Review Society

Explanation Explained

About: John Levi Martin, The Explanation of Social Action, Oxford University Press.

by Matthieu de Castelbajac , 30 August 2012

The quality of an explanation depends much on the relationship between the sociologist and her informants. The more unequal it is, the more she will resort to “third person” explanations—a tendency most visible among the fathers of the discipline. Yet listening to the actors does not necessarily mean turning to a “soft” sociology—because actors are able to map and explain the social space in which they live.

Reviewed: John Levi Martin, The Explanation of Social Action, Oxford University Press, 2011, 416 p., $35.

“How do we explain things? When have we done a good job?” (p. 3). Sociologists have no satisfactory answers to these questions. What they have are very poor answers that no one, put on the spot, would think of taking literally. To save face, sociologists never miss an opportunity to declare that of course things do not really play out as they explain. They revel in conditionals such as “everything happens as if,” “all things held constant,” or “mutatis mutandis.” But what are explanations worth that are not even meant to be realistic? This problem has often been acknowledged, without provoking any reaction. As observed elsewhere by the author of this exceptional essay, sociologists seem to “operate on the Warner Brothers’ principle that even if you have run off a cliff and there is nothing under your feet, you will not actually fall so long as you do not look down.” [1]

Martin is professor of sociology at the University of Chicago. He is the author of several well-noted articles that successfully combine innovating formal methods with original subject-matters, such as the division of labor between animals in a children’s book. He is also a first-class theorist. His previous book, Social Structures, [2] received the prestigious Theory Prize of the American Sociological Association. But Martin’s new volume draws much from French authors (in particular Merleau-Ponty). It also criticizes intellectual traditions firmly rooted in French sociology. Finally, it sparks an original dialogue with the sociology of Pierre Bourdieu, and has strong affinities with Laurent Thévenot and Luc Boltanski’s pragmatic sociology.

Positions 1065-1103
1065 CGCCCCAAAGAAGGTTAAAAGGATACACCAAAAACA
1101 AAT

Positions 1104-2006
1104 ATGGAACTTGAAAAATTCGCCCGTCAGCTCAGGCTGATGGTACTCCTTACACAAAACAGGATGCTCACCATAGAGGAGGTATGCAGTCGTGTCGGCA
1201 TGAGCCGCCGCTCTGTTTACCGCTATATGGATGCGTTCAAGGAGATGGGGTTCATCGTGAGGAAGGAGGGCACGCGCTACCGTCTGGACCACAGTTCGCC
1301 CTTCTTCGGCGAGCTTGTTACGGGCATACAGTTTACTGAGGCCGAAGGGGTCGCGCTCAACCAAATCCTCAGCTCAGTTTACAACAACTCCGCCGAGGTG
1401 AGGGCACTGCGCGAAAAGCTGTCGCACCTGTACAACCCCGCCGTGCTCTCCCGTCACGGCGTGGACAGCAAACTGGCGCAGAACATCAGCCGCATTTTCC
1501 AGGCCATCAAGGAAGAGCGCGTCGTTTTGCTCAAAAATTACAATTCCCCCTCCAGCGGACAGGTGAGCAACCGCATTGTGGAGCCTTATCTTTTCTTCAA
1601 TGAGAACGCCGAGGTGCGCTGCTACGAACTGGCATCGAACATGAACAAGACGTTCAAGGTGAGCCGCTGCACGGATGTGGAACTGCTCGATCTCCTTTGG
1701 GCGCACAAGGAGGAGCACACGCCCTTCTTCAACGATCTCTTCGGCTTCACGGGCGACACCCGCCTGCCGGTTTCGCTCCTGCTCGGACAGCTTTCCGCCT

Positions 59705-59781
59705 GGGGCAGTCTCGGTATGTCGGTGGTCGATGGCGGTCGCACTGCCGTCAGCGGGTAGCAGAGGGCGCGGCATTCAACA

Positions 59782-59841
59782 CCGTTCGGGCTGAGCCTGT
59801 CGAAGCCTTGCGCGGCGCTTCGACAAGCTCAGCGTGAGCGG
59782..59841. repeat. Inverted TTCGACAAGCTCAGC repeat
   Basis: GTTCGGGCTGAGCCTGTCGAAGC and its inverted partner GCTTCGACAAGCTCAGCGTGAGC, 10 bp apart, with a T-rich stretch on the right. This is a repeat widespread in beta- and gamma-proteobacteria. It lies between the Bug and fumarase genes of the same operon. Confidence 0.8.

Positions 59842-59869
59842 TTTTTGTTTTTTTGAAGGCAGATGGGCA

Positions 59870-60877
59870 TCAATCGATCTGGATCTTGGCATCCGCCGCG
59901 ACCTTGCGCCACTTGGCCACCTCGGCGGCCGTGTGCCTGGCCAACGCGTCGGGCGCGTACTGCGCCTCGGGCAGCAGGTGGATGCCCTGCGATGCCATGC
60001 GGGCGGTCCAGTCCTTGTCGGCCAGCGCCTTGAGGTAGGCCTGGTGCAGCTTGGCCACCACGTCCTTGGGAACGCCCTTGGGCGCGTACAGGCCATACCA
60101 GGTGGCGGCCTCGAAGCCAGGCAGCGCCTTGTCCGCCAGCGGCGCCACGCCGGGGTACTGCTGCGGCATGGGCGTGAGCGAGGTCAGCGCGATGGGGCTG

Good and Bad social explanations

Martin starts with the observation that sociologists have a morbid attraction for “third-person” explanations (chapter 1). This is the kind of explanation we give of other people’s action, when we attribute what they do to imaginary entities, such as capitalism or patriarchy, after rejecting as a naiveté the “first-person” account that they could give us themselves for what they are doing. Then again the Kantian first and third-person terminology is not completely adequate, concedes Martin. While there is indeed a person in first-person explanations, the existence of individuals as autonomous subjects is negated by third-person explanations, which describe humans as passive objects bombarded by external forces. Still, it so happens that when we describe other people’s actions using the third-person, we usually deny that they acted for the reasons they say, while we readily grant ourselves our own reasons, when we describe in the first-person what we are doing. Of course, it may happen that in examining our past record, we retrospectively treat ourselves as would a critical spectator. Now, although similar observations have been made by Boltanski before, [3] Martin does not conclude from them, as does the latter, that actors in a situation of justification are best capable of accounting for what they do; quite the opposite, he argues that this is where the temptation to blame it on external forces is the most irresistible.

Contrary to what the reader might expect at this point, Martin does not go from rejecting third-person explanations to yet another crusade against explicative sociology in the name of some ultimate version of softer-than-soft comprehensive sociology. In fact, he shows that third-person explanations are chained to absurd conceptions of causality (chapter 2). First-person explanations, far from eschewing causality, serve it better.

Why do sociologists as a rule reject first-person explanations, then? And where did we get the idea that science requires breaking with common experience? The culprits are well-known. First, Charcot and Freud popularized the theoretical trump card that proves scientists right with or without their subjects’ approval: if research subjects accept their explanations, then the former are right; but if the same subjects offer any resistance, their denial is also taken as confirming evidence (chapter 3). Second, it is partly Durkheim but mostly the neo-Durkheimians whom Martin blames for reducing common sense to some kind of cultural arbitrariness which science should divorce with a vengeance (chapter 4). Martin neatly dismantles this epistemology of rupture; he also takes this opportunity to bash three scientific “myths” that are often used to support cultural relativism: the infinity of words to describe snow among the Eskimos, [4] the relativity of zoological classifications across societies, the existence of a third sex among certain Amerindian tribes. This is one of the most humorous parts of the book (which is, by and large, witty and fun to read).

After taking stock of the antidemocratic epistemology that sociologists have inherited from Freudianism and Durkheimianism, Martin turns to three intellectual traditions which have taken first-person explanations more seriously (chapter 5): Gestalt psychology, Vygotskian activity theory and American pragmatism. In these traditions, actors’ judgments about the world are not arbitrary at all; they are not relative to a cultural grid of interpretation, varying across societies; on the contrary, they are grounded in reality, in things themselves, or more exactly in the relations between things and the actors who perceive and act on them. If the edge of a cliff looks more menacing as I get closer, it is because I can fall. And if the cliff looks much safer from the beach, it is not because I have changed the pair of cultural glasses I am supposed to be wearing; it is that I am objectively no longer in danger of falling. According to where I stand, my perception will change then, and for all intents, the object I perceive will have changed its nature.